Modernization, Dependency and Structural Adjustment Development Theories and Africa: A Critical Appraisal

Alfred G Nhema, Tawanda Zinyama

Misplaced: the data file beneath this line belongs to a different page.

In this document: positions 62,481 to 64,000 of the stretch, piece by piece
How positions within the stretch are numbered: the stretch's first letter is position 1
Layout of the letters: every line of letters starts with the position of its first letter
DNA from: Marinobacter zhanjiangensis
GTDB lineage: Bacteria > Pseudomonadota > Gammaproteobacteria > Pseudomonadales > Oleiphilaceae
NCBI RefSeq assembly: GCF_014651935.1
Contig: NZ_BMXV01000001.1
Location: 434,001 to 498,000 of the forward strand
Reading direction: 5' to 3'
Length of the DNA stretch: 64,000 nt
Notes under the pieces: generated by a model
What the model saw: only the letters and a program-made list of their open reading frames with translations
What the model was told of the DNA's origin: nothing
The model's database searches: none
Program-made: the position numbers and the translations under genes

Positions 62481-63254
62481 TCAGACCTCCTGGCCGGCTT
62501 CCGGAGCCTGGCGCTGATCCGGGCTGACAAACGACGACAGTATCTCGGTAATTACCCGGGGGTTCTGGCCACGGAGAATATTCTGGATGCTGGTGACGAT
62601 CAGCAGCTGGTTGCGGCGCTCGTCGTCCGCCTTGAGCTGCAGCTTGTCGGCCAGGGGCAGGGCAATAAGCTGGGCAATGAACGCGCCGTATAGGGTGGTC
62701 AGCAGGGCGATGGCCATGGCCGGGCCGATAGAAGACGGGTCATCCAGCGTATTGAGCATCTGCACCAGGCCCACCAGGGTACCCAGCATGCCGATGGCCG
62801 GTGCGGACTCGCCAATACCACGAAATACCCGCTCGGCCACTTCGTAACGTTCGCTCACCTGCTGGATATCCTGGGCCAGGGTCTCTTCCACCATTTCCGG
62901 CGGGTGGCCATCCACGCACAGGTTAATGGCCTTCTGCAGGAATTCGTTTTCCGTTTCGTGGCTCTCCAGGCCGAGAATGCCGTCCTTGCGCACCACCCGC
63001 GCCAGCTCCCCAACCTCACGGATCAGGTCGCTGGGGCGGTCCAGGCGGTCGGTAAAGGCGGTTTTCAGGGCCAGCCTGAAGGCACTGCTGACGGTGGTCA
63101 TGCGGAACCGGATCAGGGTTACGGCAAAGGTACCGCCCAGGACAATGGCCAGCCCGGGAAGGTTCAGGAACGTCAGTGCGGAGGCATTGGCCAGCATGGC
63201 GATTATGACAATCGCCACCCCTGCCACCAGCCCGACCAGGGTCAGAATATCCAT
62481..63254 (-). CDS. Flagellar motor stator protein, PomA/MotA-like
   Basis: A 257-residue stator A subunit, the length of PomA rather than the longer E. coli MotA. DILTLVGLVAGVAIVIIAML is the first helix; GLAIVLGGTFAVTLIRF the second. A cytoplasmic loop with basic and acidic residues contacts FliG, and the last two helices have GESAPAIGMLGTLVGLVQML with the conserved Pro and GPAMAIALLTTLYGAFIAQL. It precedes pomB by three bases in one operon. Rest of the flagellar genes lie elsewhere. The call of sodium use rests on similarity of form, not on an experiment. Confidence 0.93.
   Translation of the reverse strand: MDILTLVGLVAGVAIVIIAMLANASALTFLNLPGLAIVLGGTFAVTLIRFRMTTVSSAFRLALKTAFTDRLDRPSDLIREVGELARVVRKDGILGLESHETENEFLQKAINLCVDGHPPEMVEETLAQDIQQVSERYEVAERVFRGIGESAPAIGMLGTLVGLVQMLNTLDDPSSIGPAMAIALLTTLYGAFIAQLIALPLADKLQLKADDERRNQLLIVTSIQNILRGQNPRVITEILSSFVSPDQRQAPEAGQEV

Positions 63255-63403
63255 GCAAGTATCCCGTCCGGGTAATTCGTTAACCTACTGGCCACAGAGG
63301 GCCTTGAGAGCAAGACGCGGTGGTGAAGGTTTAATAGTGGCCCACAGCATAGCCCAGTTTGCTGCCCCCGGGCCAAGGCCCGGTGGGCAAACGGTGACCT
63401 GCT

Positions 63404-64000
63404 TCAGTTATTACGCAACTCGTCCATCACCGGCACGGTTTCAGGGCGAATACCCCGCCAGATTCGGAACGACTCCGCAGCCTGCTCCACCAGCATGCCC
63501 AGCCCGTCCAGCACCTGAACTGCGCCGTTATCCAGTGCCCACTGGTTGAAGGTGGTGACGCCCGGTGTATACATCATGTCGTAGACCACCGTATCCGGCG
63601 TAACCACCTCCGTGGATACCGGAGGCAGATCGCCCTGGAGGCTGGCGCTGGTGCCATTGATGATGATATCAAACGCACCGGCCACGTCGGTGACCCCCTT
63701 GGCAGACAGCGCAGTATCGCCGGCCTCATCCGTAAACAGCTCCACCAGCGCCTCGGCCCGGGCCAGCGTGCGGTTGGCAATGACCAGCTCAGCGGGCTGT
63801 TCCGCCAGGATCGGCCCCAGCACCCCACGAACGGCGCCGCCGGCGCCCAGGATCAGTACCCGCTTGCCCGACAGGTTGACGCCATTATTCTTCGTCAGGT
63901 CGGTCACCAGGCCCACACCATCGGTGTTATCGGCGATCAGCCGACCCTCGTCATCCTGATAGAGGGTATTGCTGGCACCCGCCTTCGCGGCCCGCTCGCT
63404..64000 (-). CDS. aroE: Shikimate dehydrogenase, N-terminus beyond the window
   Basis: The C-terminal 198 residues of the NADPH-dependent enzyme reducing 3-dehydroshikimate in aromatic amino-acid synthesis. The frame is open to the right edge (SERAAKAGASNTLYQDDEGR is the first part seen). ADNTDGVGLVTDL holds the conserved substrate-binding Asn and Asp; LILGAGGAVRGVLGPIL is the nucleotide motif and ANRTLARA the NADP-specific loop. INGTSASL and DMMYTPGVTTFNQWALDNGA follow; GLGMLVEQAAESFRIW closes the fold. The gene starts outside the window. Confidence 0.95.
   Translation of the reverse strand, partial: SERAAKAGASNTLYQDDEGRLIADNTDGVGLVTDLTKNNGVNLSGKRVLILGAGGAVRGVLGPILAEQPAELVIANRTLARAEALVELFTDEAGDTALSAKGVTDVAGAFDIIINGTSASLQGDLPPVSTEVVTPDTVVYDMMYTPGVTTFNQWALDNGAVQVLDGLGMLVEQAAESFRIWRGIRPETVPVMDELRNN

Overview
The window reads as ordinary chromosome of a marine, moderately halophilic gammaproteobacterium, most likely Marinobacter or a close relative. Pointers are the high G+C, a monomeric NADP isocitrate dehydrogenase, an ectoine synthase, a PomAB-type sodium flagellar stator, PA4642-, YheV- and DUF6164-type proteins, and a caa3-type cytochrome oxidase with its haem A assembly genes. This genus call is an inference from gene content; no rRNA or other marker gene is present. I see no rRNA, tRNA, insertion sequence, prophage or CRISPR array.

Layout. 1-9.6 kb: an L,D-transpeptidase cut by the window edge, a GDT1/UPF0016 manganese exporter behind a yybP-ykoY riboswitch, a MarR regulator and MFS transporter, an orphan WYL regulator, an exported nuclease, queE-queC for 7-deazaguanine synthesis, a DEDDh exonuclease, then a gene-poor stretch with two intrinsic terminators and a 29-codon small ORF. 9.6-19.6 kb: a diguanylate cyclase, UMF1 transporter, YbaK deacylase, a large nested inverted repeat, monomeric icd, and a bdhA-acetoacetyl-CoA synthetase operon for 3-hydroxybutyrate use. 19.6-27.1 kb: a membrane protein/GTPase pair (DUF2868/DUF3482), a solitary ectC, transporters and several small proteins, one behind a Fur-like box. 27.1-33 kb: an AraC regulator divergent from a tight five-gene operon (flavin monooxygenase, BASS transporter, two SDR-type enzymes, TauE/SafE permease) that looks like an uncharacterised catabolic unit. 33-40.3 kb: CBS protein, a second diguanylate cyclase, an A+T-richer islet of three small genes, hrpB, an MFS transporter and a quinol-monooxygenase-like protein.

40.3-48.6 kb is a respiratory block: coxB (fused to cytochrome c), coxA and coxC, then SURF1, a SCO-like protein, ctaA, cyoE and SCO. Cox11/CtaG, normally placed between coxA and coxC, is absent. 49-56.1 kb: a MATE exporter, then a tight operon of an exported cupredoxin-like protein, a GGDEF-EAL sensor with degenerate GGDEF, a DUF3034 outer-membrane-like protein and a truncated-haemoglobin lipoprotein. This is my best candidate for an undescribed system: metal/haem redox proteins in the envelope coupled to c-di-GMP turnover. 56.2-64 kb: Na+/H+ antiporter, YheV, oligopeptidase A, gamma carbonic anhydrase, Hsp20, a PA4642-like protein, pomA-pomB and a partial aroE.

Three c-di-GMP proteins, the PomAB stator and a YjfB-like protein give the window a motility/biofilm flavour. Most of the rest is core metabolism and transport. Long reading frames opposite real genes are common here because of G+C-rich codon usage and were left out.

This article seeks to review the early development theories that have dominated the development path in Africa over a number of decades. First, the paper reviews the modernisation theory which dominated the literature on development theory in the 1950s/60s as the former colonies attained their independence. Second, the paper examines the dependency theory which was a critical response to the modernisation paradigm. Third, the paper assesses the nature and form of neo liberal prescriptions that came to be known as Structural Adjustment Programmes (SAPs) offered by the International Monetary Fund (IMF) and the World Bank (WB) from the 1980s to the 1990s. Finally, the paper explores the relevance and impact of the identified development theories to the development of Africa.

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